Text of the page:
When the initial AL All Star voting poll was released to the press, Cleveland fans and renowned baseball critics alike noticed a large snub in the Outfielders category. That snub goes by the name of Michael Brantley, or as Cleveland knows him, Dr. Smooth. Brantley has been silently tearing up his competition in the batter’s box and on the field, and after realizing he didn’t make the top ten, voters quickly gathered together (I like to believe in huge crowds in several big arenas around the world) and feverishly voted till they couldn’t move. The hard work paid off as Michael prepares for what will likely be the first of many all star appearances in his young career.
Originally considered a throw-in as a part of the blockbuster CC Sabathia trade, Brantley quickly made his way up to the majors with Cleveland. His first few years were defined by his contact hitting, speed, and sound fielding. Nobody but the baseball gods up above could have seen Brantley’s breakout season coming to this effect. A .328 average with an already career high 14 homeruns and 60 RBI’s has vaulted him into the top ten of almost every offensive category, not to forget his meager 30 strikeouts compared to 29 walks. Brantley also has 10 stolen bases without being caught, a .920 OPS, and is tied for the league lead in outfield assists with 10.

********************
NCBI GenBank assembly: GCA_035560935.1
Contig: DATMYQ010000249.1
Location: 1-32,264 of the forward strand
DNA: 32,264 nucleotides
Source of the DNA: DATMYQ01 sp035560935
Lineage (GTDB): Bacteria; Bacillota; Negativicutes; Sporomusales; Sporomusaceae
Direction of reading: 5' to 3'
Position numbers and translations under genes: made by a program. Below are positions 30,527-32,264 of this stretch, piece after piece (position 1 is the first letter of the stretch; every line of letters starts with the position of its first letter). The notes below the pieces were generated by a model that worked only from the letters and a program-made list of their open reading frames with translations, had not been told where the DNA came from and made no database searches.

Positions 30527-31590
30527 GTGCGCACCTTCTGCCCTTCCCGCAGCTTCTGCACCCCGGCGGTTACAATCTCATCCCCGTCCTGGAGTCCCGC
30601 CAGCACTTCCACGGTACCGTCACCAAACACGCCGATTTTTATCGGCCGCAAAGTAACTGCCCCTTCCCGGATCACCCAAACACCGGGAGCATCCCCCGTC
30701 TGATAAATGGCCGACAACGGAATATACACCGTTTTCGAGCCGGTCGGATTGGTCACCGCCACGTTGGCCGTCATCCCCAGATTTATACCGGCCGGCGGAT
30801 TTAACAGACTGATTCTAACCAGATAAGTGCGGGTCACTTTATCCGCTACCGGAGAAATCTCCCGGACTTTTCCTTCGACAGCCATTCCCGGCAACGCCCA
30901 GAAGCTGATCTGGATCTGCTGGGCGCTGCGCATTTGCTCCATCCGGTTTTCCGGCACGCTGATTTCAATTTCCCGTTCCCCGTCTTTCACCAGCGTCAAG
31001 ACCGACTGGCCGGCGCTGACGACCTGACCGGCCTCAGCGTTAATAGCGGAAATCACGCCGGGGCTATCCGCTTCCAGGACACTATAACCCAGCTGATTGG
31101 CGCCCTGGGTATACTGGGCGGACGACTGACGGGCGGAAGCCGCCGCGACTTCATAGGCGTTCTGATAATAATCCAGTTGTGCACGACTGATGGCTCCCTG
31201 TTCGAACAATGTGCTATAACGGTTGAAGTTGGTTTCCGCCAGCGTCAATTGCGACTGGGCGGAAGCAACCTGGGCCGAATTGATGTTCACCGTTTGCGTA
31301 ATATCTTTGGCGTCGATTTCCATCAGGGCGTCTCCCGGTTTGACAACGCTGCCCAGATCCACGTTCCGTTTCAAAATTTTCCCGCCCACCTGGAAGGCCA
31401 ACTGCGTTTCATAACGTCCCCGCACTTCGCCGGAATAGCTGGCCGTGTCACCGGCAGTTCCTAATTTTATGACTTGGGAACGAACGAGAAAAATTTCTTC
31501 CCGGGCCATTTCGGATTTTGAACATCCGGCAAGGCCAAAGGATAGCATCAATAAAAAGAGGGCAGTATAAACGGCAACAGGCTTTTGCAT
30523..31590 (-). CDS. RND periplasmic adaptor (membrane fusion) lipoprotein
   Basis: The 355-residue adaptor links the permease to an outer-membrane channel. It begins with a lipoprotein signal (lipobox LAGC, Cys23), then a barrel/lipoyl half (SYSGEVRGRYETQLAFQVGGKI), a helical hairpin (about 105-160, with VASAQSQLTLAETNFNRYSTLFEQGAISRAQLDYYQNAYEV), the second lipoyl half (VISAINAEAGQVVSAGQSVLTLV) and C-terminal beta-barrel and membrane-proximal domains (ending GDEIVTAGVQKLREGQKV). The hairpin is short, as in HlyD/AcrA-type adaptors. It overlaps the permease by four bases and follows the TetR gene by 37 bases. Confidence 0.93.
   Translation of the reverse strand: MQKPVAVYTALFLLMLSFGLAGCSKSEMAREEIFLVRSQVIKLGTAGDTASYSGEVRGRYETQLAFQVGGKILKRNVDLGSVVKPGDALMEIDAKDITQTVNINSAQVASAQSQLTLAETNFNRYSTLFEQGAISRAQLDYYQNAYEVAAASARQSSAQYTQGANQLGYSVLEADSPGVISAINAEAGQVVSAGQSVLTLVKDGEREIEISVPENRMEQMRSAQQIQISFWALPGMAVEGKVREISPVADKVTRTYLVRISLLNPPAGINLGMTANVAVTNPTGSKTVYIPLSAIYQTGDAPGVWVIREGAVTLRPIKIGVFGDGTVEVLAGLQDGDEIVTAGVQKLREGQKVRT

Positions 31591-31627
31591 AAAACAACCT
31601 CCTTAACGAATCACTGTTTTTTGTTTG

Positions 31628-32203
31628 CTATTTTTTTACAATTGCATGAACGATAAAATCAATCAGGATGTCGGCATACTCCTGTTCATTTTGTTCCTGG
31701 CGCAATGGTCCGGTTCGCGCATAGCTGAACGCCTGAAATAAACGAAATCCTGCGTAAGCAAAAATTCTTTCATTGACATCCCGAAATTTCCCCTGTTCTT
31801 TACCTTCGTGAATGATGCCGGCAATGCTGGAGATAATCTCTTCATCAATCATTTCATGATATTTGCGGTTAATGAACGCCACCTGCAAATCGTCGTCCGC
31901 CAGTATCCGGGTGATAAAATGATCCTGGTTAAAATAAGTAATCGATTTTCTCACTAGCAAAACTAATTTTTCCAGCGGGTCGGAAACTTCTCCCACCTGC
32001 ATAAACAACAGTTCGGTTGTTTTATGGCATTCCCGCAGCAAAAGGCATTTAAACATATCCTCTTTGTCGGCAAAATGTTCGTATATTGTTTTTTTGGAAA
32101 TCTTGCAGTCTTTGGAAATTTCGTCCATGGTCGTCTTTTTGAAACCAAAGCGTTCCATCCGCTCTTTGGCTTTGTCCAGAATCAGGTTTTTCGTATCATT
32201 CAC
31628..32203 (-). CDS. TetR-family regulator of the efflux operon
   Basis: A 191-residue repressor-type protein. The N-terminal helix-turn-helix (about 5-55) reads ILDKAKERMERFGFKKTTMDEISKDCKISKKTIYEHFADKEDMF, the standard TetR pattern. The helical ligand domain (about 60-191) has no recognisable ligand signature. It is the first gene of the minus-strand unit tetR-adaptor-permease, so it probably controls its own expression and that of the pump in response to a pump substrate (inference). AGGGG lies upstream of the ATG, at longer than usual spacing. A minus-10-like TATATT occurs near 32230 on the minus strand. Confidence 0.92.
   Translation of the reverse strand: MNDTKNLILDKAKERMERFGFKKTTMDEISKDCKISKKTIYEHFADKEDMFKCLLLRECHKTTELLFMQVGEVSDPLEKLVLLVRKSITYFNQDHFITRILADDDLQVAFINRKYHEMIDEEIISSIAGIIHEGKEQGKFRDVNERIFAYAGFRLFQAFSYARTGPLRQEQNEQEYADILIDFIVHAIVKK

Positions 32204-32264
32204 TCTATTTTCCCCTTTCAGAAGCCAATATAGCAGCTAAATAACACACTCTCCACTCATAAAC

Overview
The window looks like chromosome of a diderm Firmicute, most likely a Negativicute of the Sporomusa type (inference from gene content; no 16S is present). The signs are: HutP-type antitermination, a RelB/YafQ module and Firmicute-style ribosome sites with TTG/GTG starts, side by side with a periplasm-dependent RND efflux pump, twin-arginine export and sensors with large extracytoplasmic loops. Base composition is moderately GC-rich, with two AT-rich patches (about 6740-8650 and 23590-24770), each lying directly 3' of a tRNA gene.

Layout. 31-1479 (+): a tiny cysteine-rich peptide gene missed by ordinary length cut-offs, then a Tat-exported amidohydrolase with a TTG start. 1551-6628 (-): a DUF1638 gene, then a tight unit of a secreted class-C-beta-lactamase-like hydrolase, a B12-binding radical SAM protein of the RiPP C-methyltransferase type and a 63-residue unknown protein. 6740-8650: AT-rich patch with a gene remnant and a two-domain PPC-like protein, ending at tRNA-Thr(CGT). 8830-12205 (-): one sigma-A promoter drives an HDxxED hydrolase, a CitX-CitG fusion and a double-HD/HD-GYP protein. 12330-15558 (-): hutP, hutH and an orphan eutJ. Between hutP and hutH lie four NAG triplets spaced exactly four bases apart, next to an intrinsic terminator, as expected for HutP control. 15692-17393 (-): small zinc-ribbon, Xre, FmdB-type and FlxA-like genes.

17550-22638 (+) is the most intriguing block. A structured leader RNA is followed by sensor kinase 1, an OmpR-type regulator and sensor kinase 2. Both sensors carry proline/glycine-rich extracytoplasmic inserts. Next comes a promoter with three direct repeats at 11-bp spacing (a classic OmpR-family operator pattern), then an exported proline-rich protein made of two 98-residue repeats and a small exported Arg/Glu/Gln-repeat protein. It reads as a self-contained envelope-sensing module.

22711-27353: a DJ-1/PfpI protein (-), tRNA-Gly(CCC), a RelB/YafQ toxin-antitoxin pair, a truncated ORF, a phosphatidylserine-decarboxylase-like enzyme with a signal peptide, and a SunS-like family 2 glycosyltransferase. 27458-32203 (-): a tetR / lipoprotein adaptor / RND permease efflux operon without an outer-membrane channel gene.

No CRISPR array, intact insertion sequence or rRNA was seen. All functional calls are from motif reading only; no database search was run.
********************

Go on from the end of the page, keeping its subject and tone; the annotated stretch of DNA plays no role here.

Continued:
Though his statistics are certainly MVP worthy at the halfway point, the 44-45 record likely won’t garner him much recognition, especially with the messiah of baseball having another prolific season for the Angels in Los Angeles. This may be Mike Trout‘s year to take home his first MVP accolade, which will probably be somewhere in the neighborhood of 30-40 by the end of his career. If there is somehow a second half collapse by Mike Trout or the Los Angeles Angels as a whole, the MVP race could be up for grabs. The Indians will have to pick it up as a team and Dr. Smooth will have to continue his stellar play if he has any hope of winning the coveted award. Consider Brantley in the likeness of Oakland Athletics third baseman Josh Donaldson last year. In a year that was dominated by Miguel Cabrera (of course), Trout, and Baltimore first baseman Chris Davis; Donaldson somehow stole his fair share of votes in the final standings. One thing is for sure; Michael Brantley has arrived and is primed to stay in the upper echelon of major league baseball for years to come.